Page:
If you leave your Windows unattended for a while, they automatically enter sleep mode. Users have the option to customize how long a system must be left unattended before it enters sleep mode. If you’ve set a rather long time on the auto-sleep function, you can also force your system to sleep from the power menu. There’s also another mode that you can put your system in; Hibernate. Hibernate has been part of Windows since Windows 7. It is one of four options that you can usually find in the power menu, the other three being Sleep, Restart, and Shut Down. Some users might not see the option there though. In that case, here’s how you can add hibernate to the power menu.

Add Hibernate To Power Menu

You don’t need administrative rights to add Hibernate to the Power Menu. This option is added on a per-user basis.

Open the Power Options by right-clicking the battery icon in the system tray, and selecting Power Options. Alternatively, paste the following in the location bar in File Explorer and tap Enter.

Control PanelHardware and SoundPower Options

Look at the options on the left, and click the ‘Choose what the power buttons do’ option.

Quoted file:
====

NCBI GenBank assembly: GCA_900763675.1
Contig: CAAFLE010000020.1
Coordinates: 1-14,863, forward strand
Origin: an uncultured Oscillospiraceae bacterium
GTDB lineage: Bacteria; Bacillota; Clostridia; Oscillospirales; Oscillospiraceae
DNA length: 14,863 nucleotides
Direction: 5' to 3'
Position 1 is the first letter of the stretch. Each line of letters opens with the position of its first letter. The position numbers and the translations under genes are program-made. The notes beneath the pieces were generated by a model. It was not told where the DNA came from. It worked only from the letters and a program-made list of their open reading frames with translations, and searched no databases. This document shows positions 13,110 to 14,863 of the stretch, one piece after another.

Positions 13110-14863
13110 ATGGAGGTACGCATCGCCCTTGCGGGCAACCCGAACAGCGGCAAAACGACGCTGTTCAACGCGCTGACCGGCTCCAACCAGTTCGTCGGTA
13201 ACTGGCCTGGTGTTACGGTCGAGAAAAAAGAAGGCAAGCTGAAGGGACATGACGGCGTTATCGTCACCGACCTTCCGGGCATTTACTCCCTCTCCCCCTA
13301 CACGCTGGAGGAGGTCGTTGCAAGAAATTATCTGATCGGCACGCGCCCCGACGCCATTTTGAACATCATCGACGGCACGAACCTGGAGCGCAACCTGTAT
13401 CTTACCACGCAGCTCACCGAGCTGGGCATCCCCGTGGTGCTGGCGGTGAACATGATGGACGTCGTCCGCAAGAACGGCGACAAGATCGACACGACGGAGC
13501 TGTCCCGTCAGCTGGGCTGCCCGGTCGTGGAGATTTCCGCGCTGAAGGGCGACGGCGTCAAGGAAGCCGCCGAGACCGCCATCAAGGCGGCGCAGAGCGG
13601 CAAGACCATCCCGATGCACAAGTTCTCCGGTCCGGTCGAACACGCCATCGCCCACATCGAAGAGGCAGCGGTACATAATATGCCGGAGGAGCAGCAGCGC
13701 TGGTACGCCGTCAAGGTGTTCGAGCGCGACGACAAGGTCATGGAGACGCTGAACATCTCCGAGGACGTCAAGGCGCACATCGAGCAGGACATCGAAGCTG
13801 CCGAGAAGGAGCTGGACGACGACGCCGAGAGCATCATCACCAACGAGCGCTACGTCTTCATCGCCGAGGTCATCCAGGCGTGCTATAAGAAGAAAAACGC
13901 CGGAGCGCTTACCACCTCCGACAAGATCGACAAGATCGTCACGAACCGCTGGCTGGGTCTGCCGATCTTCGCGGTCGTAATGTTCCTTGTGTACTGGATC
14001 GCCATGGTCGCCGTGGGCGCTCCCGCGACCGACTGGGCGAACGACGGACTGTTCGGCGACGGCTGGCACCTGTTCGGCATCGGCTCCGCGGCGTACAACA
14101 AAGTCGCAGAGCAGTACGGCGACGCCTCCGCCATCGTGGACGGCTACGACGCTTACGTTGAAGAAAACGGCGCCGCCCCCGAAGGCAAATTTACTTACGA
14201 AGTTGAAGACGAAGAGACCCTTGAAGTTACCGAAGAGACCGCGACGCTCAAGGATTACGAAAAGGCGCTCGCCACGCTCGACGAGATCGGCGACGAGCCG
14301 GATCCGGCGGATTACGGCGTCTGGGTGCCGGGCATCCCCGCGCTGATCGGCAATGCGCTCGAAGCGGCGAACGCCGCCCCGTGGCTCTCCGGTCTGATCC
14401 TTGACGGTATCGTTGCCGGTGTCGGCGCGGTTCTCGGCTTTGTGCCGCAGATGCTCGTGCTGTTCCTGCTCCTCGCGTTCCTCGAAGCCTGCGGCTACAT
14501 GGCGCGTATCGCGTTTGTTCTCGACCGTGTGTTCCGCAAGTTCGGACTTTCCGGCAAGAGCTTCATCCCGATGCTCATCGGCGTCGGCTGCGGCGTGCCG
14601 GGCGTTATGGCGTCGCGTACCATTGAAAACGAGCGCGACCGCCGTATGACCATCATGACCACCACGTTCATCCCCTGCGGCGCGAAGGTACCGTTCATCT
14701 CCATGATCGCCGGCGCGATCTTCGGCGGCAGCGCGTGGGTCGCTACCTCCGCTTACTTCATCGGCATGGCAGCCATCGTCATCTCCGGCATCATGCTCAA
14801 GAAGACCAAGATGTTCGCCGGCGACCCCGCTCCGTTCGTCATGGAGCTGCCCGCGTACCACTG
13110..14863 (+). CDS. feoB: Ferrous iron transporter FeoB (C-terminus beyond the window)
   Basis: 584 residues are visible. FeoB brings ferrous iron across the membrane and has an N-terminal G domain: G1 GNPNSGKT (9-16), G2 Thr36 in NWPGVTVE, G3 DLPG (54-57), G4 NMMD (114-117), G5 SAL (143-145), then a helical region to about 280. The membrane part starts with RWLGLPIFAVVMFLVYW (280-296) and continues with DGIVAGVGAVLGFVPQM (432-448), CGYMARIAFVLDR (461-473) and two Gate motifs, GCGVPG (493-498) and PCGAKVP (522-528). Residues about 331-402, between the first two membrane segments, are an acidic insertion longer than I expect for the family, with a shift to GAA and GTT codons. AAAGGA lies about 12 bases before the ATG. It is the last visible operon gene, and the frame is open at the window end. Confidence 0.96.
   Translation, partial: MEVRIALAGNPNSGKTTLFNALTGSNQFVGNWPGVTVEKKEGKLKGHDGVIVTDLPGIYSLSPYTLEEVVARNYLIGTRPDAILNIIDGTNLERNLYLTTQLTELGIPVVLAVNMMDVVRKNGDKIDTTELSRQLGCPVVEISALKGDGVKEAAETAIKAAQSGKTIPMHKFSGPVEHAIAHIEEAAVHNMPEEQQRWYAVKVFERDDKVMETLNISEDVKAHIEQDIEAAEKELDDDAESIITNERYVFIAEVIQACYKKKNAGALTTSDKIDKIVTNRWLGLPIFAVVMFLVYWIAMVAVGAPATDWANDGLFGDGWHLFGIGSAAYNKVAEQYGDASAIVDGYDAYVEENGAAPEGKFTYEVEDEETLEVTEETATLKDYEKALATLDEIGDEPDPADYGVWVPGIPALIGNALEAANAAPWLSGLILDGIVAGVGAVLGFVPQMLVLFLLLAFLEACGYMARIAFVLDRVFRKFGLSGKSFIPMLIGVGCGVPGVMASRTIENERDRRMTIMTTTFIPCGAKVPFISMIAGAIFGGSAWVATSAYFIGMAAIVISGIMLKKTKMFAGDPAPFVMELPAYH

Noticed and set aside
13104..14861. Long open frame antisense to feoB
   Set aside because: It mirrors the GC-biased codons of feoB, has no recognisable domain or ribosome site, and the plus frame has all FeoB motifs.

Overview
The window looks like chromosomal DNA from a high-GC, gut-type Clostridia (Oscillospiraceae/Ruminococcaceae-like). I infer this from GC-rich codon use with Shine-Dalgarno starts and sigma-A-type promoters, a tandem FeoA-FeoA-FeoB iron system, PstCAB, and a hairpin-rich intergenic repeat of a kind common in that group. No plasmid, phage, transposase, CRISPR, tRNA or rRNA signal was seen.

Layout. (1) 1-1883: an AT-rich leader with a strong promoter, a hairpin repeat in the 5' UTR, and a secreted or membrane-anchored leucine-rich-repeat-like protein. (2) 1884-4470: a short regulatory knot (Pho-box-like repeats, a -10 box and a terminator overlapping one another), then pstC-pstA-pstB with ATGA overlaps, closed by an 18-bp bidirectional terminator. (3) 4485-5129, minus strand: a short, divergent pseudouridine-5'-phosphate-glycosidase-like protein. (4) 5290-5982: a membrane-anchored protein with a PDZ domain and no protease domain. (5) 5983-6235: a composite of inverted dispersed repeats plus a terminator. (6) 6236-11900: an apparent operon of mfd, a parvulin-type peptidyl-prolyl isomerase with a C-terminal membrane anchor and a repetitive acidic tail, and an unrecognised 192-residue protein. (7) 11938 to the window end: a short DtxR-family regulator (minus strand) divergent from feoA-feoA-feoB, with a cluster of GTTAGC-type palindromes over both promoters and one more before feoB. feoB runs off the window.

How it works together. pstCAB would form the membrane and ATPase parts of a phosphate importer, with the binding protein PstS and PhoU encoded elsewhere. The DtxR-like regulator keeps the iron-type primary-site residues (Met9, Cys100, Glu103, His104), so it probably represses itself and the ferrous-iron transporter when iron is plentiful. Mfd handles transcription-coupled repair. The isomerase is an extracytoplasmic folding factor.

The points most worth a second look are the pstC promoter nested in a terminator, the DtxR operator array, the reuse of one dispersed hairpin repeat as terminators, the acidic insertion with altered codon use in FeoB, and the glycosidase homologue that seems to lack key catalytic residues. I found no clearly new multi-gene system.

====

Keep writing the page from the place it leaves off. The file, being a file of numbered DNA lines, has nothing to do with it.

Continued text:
On the next screen, click the ‘Change settings that are currently unavailable’ and then scroll down a bit further.

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You will see a checkbox called ‘Hibernate’. Check this option, and click Save Changes.

Hibernate vs Sleep

Hibernate is different from a complete system shut down but it’s also different from the sleep state. In the sleep state, everything is suspended. Your files are dumped to the memory so that you don’t lose any work. Windows, and your system are both on but running in a very low power state.

In Hibernate mode, Windows doesn’t save your work i.e. open apps and files and folders to memory. Instead, it writes them to your disk i.e. hard drive, and your computer is completely turned off.

Between Sleep mode and Hibernate mode, the computer takes longer to boot up from hibernate mode. We should mention that Windows 10 has been known to have a buggy Hibernate mode. Sometimes it fails to come out of hibernate mode and users are left with a black screen. This is an old bug and almost non-existent now on the current stable Windows 10 build.

Although your computer is turned off in hibernate mode, it is not the same as a proper shut down. This means that if you’ve installed or updated software that requires a system restart e.g. iTunes, you will either need to restart your system, or shut it down and boot it again later when you want to work. If you enter hibernate mode, it will not complete the update or installation.